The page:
September 30, 2021
Ms. Shannon Estenoz
Assistant Secretary for Fish and Wildlife and Parks
U.S. Department of the Interior
1849 C Street, N.W.
Washington DC 20240
Dear Ms. Estenoz:
Thank you again for meeting with us on Tuesday, September 28. We greatly appreciated the opportunity to discuss several important issues and concerns with you. It was such a good conservation that we were unable to mention several of the topics we had hoped to discuss with you! We would like to bring one of them to your attention now.
As context, we had wanted to express our support during the call for the 30×30 Initiative as described in the preliminary report. We agree with the report’s focus on supporting local conservation efforts as offering the best opportunities for net gains in “conservation value” of relatively undeveloped landscapes across the Nation. Given that focus, we recommend the National Park Service (NPS) National Heritage Area (NHA) Program as an excellent model to consider that would “support locally led and locally designed conservation efforts” as described in 30×30 Core Principle #3. There are several NHA proposals currently under consideration in Congress that merit Interior Department and NPS support.
Once such proposal involves the Alabama Black Belt National Heritage Area (NHA) and related legislation H.R. 3222 and S. 1643. The proposed NHA enjoys broad bipartisan support in Alabama, including that of the Honorable Kay Ivey, Governor of the State of Alabama; famed biologist, naturalist and writer E.O Wilson, who grew up in the Black Belt area; both Alabama U.S Senators, including S. 1643 sponsor Richard Shelby; and six of Alabama’s seven members of Congress, including H.R. 3222 sponsor Terri Sewell.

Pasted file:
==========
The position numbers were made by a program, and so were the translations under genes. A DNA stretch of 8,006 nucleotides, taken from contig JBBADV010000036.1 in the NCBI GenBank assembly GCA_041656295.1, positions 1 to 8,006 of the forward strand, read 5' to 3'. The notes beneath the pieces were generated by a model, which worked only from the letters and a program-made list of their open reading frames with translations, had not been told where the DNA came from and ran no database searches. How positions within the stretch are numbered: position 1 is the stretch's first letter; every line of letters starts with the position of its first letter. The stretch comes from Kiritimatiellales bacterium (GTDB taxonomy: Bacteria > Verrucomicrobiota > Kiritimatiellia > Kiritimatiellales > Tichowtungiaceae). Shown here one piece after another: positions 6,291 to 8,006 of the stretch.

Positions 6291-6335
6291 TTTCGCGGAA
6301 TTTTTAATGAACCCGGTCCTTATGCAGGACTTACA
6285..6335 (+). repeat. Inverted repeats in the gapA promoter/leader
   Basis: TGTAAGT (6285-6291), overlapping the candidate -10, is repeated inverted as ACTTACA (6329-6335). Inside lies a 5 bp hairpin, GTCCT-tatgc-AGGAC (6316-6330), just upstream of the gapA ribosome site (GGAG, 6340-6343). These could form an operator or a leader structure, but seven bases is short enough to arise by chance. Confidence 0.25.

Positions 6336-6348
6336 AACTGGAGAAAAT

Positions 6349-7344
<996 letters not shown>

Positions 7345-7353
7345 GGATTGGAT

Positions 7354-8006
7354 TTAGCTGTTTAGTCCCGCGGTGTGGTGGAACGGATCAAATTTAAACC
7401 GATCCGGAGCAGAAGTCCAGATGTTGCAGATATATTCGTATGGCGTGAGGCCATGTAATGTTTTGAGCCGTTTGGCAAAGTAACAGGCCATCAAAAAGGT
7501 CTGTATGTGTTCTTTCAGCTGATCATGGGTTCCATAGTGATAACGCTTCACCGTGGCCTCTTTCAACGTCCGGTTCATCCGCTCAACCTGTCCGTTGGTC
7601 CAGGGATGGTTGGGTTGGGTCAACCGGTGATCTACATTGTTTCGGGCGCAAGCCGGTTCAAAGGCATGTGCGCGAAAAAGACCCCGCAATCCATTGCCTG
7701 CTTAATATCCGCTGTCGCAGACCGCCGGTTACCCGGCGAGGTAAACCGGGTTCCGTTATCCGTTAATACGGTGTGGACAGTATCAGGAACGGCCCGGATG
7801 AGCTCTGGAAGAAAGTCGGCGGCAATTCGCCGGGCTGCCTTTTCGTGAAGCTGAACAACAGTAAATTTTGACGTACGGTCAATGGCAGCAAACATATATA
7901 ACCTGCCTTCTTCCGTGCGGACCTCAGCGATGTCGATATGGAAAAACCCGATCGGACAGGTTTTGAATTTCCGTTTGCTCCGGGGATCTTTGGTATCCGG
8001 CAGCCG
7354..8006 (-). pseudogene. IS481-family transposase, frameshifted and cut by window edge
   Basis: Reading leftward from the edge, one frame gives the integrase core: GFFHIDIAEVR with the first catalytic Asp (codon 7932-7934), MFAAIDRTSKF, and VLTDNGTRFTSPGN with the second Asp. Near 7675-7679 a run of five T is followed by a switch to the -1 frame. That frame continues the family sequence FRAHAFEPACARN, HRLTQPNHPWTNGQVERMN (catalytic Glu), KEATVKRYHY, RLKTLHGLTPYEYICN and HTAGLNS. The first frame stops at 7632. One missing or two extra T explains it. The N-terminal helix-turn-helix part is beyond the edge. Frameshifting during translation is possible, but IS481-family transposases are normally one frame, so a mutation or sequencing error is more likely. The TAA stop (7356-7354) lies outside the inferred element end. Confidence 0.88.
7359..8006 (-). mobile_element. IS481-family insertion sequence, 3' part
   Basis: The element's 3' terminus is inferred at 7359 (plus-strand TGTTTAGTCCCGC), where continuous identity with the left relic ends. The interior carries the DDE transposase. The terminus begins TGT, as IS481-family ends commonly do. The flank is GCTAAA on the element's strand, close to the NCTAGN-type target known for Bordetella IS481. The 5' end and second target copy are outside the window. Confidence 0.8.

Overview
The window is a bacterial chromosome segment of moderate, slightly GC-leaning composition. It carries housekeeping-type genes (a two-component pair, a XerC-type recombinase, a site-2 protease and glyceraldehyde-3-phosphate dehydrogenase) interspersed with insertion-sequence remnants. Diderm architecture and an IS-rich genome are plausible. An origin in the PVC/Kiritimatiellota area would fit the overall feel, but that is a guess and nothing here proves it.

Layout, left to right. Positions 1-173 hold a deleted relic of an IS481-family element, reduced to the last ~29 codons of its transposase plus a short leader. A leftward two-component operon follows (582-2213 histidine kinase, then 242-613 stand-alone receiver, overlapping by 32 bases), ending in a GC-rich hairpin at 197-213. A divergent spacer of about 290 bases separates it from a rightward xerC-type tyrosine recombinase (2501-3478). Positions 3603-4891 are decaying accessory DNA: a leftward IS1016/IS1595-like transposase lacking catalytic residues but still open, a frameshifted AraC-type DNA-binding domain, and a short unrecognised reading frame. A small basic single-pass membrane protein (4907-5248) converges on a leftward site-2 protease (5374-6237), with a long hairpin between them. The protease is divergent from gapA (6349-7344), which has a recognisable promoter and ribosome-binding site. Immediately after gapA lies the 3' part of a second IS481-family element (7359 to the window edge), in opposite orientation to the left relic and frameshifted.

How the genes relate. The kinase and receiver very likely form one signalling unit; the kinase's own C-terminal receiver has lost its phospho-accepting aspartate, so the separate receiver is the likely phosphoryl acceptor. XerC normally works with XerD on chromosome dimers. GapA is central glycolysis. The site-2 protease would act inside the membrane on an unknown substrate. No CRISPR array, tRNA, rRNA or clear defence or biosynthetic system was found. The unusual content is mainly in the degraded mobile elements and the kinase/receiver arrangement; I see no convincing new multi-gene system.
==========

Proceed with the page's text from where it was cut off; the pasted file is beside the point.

The national significance of the Black Belt region of Alabama is best summarized in an excerpt from the local proponents’ most recent submission to the NPS National Heritage Program staff, which states, in part:
The Black Belt region of Alabama and the rivers that flow through it represent one of North America’s great centers of biological and cultural diversity. “Black Belt” is a colloquial term referencing both the slash of dark fertile soil across Alabama’s midsection and the high numbers of historically enslaved Africans and African Americans living in the area.